Increase in sexual assault allegations shows shift in culture, survivors able to come forward, says charity

The increase of sexual assault allegations did not mean that there is more sexual assault, but instead more people were able to come forward with their stories, says Sexual Abuse Prevention Network manager Fiona McNamara.

"We know a lot of people don't speak out about sexual assault, what it actually means is there has been a bit of a shift in our culture now," she told TVNZ 1's Breakfast. 

"People are starting to feel more comfortable coming forward, more comfortable going to police... their bosses, and talk publicly about it, and ultimately that is a good thing."

Ms McNamara said "absolutely something that can change" about the current culture. 

"There's a huge amount of work to do to change all those attitudes and behaviours that are making sexual abuse happen."

She said the increase in conversation around sexual abuse and harassment was helping to raise awareness on the issue and empower people to speak out about their experiences. 

Ms McNamara said it would be better to see the onus on perpetrators to come forward about sexual assault, instead of the survivors/victims, "but I do think it shows amazing strength from all the survivors who have spoken up and it is really good to see this coming into public conversation more". 

A lot of people did not want to report incidents because "they don't want to go through the process of having to re-tell it again and again, and also we know conviction rates are really, really low in New Zealand". 

"For a lot of people they just don't see the point."

Ms McNamara said development of sexual education in school was needed and happening, but adults also needed to be educated over consent as that was where a lot of the present issues lay. 

The Sexual Abuse Prevention Network says the increase in conversation around sexual abuse and harassment was helping to raise awareness on the issue. Source: Breakfast



Net - not blood poisoning - may have killed rare, pregnant dolphin, expert says

A marine mammal expert is casting doubt on a report that says a rare dolphin most likely died from blood poisoning.

The pathology report in to the death of what is believed to be a critically-endangered Māui dolphin, was released just over a week ago by the Department of Conservation.

It said a still-born foetus found inside the mammal most likely resulted in the mother developing blood poisoning.

But Otago University professor Liz Slooten said the report did not delve in to detail on whether the animal could have drowned in a fishing net, something she thought was a distinct possibility.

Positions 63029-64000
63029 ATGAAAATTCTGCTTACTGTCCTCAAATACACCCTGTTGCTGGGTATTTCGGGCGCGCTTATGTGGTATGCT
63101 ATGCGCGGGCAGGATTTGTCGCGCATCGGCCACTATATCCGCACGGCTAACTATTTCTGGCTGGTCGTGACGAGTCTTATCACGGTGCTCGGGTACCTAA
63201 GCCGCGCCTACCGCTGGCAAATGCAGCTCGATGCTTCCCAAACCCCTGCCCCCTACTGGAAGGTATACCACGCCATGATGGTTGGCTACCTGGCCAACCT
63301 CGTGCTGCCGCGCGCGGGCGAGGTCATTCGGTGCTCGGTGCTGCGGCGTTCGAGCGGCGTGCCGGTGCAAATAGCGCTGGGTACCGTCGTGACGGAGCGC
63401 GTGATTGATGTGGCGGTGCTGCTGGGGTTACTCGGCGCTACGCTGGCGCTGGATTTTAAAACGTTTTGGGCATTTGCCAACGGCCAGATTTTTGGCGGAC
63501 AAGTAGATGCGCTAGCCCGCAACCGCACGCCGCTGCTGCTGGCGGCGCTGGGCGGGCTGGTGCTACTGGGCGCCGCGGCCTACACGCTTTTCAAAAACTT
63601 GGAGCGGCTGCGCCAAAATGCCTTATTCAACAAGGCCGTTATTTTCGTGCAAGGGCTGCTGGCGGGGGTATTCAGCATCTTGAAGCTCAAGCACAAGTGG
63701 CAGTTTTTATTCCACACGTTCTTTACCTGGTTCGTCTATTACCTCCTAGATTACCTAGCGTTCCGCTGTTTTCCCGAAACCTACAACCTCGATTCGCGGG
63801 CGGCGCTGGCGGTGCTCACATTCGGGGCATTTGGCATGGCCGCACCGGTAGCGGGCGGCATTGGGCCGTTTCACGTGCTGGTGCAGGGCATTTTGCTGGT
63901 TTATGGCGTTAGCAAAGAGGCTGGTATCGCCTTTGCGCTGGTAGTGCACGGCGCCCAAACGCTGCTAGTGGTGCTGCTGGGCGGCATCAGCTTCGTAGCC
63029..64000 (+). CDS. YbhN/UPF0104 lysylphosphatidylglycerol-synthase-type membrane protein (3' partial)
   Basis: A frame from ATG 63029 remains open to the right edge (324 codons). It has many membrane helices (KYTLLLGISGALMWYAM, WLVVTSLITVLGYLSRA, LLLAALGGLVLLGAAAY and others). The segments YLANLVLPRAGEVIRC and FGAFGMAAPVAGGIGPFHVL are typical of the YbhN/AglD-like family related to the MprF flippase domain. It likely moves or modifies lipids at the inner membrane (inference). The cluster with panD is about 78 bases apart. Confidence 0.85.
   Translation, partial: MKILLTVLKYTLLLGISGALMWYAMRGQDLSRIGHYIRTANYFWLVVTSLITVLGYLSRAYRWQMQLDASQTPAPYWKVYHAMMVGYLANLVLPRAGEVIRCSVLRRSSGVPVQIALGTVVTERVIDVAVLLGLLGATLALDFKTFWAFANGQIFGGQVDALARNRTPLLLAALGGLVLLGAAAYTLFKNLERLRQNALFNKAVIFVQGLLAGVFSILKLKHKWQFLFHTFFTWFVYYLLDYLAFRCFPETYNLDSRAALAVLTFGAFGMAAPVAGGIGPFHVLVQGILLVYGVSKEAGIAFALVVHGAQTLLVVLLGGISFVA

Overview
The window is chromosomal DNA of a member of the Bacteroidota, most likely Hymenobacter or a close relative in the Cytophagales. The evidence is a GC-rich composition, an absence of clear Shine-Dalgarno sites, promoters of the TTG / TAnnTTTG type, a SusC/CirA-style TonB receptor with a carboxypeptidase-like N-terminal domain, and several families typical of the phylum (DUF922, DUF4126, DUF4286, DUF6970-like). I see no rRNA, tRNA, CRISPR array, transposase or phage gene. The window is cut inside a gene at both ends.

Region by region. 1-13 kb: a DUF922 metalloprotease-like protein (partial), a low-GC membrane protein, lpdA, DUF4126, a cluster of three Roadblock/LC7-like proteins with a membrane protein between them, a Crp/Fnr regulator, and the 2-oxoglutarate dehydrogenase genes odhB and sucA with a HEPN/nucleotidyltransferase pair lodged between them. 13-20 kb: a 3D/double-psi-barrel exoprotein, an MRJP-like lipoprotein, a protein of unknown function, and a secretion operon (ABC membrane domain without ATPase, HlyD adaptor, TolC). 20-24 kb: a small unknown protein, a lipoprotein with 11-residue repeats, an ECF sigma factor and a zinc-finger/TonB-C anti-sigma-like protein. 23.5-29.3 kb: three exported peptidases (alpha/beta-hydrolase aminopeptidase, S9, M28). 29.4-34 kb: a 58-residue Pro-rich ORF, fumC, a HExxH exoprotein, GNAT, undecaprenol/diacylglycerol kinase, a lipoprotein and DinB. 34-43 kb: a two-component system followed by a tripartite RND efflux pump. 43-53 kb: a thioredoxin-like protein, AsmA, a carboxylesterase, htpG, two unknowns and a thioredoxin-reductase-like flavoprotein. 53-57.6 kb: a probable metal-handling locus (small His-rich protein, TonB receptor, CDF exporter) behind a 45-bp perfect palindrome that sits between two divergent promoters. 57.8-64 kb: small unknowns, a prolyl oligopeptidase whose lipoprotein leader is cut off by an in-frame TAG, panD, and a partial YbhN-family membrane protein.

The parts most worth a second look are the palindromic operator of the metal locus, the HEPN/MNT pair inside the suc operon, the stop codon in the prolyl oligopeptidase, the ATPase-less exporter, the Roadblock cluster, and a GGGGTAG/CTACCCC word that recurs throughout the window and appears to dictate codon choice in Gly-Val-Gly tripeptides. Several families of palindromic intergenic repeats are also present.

"We can't be sure that it has been caught in a net but we can't be sure that it has not. Only half of dolphins caught in gill nets have those kinds of markings so we can't rule it out."

Professor Slooten, who had carried out about 120 autopsies on dolphins, noted the mammal was healthy, indicating it had not been hungry or sick in the weeks leading up to its death.

She said Maui dolphins were teetering on the brink of extinction and wanted the government to implement the recommendations of the International Whaling Commission from three years ago.

This asked for fishing nets to be banned less than 20 nautical miles from shore from Northland to Whanagnui.

"It's really sad in this case to have these two deaths because with this very small population of Maui dolphins of only about 55 individuals one year and older only half of those would be expected to be females, so that's about 28...and half of those would be expected to be mature. So we are talking 14 breeding age to lose one, especially one that was pregnant is really really bad."

A Department of Conservation spokesperson said there were no signs the Gibson Beach dolphin was entangled in a net and this was not something it was looking at.

There is an estimated 63 Maui dolphins left in the world.
Source: 1 NEWS


Man who drowned at Hot Water Beach was trying to save child, church group says

A man who drowned yesterday at Hot Water Beach reportedly trying to save a child was a member of a Tauranga Christian organisation.

Couples for Christ New Zealand confirmed on its Facebook page that Angelo Tuyay had died while trying to save a child shortly before 4pm.

“Brothers and Sisters, it is with sadness to inform you that Bro Angelo Tuyay passed away today,” the page wrote.

Source: Facebook/Couples for Christ New Zealand

“Let us all say our prayers for Bro Angelo who died while saving a child drowning in Coromandel area.”

Tuyay, aged in his 50s, was pulled from the water and given CPR but died at the scene.

Shortly before 4pm, the Auckland Westpac Rescue Helicopter responded to reports that a man was struggling in the water.

Hot Water Beach lifeguards were packing up after training on the other side of the beach and were not made aware of the incident for six or seven minutes after Fire and Emergency New Zealand had been notified, NZ Herald reported.

"We need to be there as soon as other people. If we get stood down that is fine, but seven to eight minutes, in a life-saving situation, is crucial,” chairman Gary Hinds said.

Two weeks ago, a similar incident unfolded, with lifeguards only made aware of a near drowning when the fire truck responding called Mr Hinds.

"I've been working on this for four or five years. We are like the poor cousins, we have the same training and assets and we are the ones at the beach and know it well,” he told the NZ Herald.

"It is disappointing, we don't know if we could have changed anything, we have to sort this out, so it doesn't keep happening."

The man's death had been referred to the coroner, a police spokesperson said.

Couples for Christ New Zealand confirmed on its Facebook page that Angelo Tuyay had died while trying to save a child shortly before 4pm.